hearing loss is on the rise
for baby boomers

If you're a baby boomer, there's a good chance that you have some degree of hearing loss. Over 30 percent of people over 60 have hearing loss and it tends to be worse in men. The percentages jump to 50 for those over 75.

One of the most common causes of loss of hearing in baby boomers is age related, referred to as presbycusis.

Presbycusis usually worsens as one ages and is most commonly caused by age related changes in the inner ear. Factors that can influence its severity and progression include: exposure to loud noises on a regular basis, heredity, smoking, diet, various health conditions, and medications such as aspirin.

Hearing problems among baby boomers are higher than were ever reported for previous generations and the percentages are rising among the next generation. It's not surprising considering that we are the first to have been raised on rock music and other environmental noises that didn't exist before. The problem is further complicated with baby boomers because we refuse to accept that aging can effect us and too many of us are denying the signs.

Symptoms of presbycusis

  • Most people notice a problem when they begin having a difficulty hearing high frequency sounds. For example, the consonants s, z, t, f, and g are high frequency sounds. It may be difficult to distinguish between words that sound alike such “hill,” “fill” and “sill.
  • Some speech may sound muffled
  • It becomes harder to conduct a conversation when there is background noise
  • A female voice or a child's voice may be more difficult to hear than male voice due to the frequency
  • Can be accompanied by tinnitus, a persistent ringing or hissing sound in one or both ears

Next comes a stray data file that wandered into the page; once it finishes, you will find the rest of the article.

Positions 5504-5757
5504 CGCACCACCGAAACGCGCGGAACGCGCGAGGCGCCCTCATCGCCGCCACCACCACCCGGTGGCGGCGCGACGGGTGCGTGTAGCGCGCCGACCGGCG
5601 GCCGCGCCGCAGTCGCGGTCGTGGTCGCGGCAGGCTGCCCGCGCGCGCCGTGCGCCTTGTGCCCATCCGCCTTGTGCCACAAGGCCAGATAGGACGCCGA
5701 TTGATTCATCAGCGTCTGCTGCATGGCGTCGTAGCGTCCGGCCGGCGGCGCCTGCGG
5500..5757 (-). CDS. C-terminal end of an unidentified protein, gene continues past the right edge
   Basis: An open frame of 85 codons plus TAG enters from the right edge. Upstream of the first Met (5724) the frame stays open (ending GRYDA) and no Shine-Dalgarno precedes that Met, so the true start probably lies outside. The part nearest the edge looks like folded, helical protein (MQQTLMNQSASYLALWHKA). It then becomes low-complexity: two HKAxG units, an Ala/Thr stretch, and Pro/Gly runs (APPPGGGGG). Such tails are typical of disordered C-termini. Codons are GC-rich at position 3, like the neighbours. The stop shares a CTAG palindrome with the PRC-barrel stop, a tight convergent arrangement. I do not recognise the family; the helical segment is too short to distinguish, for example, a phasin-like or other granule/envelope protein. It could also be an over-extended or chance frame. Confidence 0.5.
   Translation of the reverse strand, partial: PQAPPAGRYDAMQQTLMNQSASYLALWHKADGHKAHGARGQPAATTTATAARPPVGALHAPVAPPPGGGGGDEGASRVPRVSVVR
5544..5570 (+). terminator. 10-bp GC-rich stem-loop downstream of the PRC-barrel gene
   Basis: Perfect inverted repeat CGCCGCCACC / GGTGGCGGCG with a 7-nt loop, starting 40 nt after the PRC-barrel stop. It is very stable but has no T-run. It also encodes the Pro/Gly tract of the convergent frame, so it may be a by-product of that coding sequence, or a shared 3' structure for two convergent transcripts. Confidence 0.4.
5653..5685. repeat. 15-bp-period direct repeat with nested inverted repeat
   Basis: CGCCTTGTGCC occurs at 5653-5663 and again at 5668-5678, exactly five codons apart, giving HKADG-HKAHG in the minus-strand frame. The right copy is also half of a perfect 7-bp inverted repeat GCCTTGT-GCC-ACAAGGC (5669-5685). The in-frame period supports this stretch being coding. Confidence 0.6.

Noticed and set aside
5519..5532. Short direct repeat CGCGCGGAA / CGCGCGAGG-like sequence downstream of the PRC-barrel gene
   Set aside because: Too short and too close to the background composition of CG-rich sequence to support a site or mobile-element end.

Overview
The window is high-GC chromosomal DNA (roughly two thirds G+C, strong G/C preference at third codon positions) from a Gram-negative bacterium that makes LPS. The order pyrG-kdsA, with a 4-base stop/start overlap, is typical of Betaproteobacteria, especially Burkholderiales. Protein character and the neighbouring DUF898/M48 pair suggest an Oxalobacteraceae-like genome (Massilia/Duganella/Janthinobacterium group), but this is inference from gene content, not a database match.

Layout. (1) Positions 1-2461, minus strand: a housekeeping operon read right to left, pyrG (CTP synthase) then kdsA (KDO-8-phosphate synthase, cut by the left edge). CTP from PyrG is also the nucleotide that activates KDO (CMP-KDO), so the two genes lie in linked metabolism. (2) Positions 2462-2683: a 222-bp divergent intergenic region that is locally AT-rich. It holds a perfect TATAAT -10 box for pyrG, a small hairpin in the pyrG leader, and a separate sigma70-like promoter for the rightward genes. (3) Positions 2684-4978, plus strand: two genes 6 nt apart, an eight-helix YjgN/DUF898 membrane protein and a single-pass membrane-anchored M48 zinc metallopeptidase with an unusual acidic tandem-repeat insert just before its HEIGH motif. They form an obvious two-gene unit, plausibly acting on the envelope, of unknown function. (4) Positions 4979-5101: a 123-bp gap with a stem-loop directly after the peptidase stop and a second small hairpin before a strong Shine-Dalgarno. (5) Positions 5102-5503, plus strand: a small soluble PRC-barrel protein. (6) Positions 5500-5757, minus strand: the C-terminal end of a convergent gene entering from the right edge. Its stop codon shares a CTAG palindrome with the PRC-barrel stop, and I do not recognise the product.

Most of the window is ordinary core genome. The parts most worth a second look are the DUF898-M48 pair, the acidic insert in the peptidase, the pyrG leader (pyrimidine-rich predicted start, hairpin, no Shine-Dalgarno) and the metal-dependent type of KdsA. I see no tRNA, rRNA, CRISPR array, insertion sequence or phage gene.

Other causes of hearing loss in baby boomers

  • Loud noises or music - over a period of time destroys cilia and causes permanent hearing loss.
  • Medications – ototoxic drugs can damage hearing and balance . They include aspirin (in large quantities), loop diuretics, aminoglycoside antibiotics, and certain chemotherapy drugs.
  • Earwax buildup – cerumen, better known as earwax tends to increase as people age. It acts to protect the ear from infection, but an accumulation of earwax in the ear canal prevents the conduction of sound waves. This is a temporary hearing loss and can be treated in a doctor's office.
  • Otosclerosis – hearing loss from abnormal bone growth in the ear. It can occur in the middle ear, preventing the stirrup (one of the ossicles) from vibrating properly. Otosclerosis can spread to the inner ear and cause nerve damage.
  • Heredity factors
  • Ear infections
  • Smoking
  • Diseases
  • Injury to the head or ears


How does poor hearing effect us?

Poor hearing can lead to misunderstandings, hurt feelings, and senseless arguments.

Carrying on a conversation can get so difficult that one may prefer to be alone and thus cause isolation. A person who is alone too much can become depressed.

Poor hearing can cause others to think you are confused or mentally unstable when your answers to questions seem confused or you don't answer at all when spoken to.

Hearing problems can cause feelings of paranoia when you are constantly misunderstanding things that are said to you.

Not hearing well can be very exhausting when you are constantly straining to hear what is being said.

Serious problems can arise between spouses when one cannot hear the other properly. It can be very difficult on both parties and cause bitter friction when one person is constantly misunderstanding and the other has to repeat his/her words over and over.


Coming to grips with hearing problems

When hearing loss begins, it is only noticeable when there is a lot of background noise, like at a busy restaurant or party, or if the TV is turned on loud. A problem may not be even detected when you sit across from a person in an office or at a quiet restaurant. So before you say you know you have no hearing problems, be sure you're not fooling yourself.

  • Have your hearing tested properly by a licensed accredited audiologist.
  • Wear earplugs to minimize further damage when around loud noises such as concerts, parties and receptions, or places where loud tools are being operated.
  • Turn down the volume when listening to the stereo or using earphones. You can't reverse the loss, but you could stop any further damage.
  • If you think your hearing loss is severe enough to require a hearing aid, go to your doctor to rule out causes that can be corrected such as earwax or infections.

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